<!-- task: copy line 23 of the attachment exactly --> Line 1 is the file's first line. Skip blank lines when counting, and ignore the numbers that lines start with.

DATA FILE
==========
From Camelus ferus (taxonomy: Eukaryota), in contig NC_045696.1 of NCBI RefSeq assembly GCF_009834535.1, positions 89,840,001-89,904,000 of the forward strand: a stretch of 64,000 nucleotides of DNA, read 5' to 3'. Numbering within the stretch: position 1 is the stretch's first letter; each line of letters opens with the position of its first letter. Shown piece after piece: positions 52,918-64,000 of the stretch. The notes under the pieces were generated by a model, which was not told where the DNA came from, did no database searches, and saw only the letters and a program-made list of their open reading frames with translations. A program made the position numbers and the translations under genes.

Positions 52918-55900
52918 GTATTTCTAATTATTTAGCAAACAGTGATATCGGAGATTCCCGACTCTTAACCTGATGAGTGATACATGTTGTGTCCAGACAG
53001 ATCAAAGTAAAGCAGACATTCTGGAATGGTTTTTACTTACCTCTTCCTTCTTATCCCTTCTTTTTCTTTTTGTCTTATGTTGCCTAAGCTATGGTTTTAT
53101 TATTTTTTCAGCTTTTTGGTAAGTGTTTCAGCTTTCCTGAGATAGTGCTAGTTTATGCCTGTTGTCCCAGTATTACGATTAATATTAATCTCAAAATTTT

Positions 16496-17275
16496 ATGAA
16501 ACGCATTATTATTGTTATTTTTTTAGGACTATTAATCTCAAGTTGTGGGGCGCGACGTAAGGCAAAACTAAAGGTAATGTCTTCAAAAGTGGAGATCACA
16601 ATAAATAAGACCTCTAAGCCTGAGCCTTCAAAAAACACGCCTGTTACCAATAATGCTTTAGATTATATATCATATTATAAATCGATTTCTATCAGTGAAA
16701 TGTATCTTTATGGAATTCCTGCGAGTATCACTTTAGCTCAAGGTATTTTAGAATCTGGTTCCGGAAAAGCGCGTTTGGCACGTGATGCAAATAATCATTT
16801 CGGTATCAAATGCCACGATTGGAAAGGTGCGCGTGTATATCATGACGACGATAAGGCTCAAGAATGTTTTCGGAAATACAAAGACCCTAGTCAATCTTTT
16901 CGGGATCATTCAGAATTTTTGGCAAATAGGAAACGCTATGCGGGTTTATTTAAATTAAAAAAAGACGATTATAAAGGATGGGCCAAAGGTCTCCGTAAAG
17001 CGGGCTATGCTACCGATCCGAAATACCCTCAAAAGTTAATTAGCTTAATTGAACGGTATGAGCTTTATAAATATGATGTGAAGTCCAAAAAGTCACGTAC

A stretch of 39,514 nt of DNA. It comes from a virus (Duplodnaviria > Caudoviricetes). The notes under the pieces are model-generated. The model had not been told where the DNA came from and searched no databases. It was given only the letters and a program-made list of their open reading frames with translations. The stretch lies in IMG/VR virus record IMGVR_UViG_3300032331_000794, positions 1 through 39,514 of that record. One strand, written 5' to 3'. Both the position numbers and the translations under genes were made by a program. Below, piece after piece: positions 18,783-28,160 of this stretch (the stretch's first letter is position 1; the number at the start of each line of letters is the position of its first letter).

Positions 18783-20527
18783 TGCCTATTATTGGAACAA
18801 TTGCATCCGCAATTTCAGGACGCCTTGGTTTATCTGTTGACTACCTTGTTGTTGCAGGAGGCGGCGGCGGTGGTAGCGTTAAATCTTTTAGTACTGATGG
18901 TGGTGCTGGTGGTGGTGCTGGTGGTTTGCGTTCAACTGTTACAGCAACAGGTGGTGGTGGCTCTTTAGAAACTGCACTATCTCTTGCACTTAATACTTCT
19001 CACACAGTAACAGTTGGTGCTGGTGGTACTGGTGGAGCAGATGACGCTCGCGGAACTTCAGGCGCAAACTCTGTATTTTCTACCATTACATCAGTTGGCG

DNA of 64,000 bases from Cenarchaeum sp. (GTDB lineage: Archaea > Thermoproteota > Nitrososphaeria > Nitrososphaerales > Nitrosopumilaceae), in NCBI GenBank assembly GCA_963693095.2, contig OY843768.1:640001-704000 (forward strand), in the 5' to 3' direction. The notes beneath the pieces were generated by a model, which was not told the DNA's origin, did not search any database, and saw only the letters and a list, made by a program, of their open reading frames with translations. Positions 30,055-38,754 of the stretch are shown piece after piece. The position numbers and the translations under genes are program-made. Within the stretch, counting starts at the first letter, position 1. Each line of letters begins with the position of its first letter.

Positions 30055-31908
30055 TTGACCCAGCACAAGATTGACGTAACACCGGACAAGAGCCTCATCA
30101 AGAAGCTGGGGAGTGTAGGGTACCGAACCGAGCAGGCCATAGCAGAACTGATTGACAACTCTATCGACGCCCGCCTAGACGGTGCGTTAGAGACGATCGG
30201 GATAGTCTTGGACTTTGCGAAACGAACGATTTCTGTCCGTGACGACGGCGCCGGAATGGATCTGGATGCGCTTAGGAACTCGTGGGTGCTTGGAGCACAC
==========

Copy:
30101 AGAAGCTGGGGAGTGTAGGGTACCGAACCGAGCAGGCCATAGCAGAACTGATTGACAACTCTATCGACGCCCGCCTAGACGGTGCGTTAGAGACGATCGG